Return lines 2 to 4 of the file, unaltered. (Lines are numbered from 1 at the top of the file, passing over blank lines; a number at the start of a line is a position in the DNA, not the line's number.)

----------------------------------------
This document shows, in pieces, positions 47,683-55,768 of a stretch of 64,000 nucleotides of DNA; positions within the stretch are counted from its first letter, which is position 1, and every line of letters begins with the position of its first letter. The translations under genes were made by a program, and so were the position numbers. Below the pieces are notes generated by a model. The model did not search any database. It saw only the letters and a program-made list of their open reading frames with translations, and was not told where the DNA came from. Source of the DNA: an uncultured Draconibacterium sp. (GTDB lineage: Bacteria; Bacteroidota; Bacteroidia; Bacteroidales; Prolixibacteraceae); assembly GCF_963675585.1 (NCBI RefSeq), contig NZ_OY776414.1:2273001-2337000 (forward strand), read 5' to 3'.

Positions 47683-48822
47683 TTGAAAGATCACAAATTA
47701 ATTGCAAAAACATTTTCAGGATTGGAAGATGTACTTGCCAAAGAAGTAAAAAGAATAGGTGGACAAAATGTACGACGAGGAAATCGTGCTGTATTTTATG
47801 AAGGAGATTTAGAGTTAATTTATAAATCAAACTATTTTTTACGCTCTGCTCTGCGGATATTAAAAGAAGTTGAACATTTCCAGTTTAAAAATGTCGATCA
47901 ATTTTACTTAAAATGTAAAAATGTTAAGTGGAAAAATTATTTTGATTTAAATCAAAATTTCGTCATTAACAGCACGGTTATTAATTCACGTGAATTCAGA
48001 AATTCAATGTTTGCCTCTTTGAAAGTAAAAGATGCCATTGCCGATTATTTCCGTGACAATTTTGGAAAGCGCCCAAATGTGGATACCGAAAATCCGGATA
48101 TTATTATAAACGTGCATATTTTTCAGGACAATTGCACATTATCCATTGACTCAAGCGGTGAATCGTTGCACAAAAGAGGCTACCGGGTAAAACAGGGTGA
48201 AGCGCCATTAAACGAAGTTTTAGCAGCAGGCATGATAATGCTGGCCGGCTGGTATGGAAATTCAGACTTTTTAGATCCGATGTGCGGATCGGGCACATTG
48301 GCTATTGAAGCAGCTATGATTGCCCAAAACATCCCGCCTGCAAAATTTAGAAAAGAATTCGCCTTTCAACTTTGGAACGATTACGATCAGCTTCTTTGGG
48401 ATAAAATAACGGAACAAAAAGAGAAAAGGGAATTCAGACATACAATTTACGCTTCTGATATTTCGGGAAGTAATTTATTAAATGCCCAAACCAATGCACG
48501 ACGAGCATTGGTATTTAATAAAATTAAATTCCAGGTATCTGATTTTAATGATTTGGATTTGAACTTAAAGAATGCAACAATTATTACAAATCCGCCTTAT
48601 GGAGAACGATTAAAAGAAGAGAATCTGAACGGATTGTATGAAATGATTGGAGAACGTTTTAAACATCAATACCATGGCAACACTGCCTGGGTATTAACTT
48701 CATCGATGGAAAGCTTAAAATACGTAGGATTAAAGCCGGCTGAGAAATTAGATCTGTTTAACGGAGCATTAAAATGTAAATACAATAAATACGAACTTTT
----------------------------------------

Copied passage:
Positions 47683-48822
47683 TTGAAAGATCACAAATTA
47701 ATTGCAAAAACATTTTCAGGATTGGAAGATGTACTTGCCAAAGAAGTAAAAAGAATAGGTGGACAAAATGTACGACGAGGAAATCGTGCTGTATTTTATG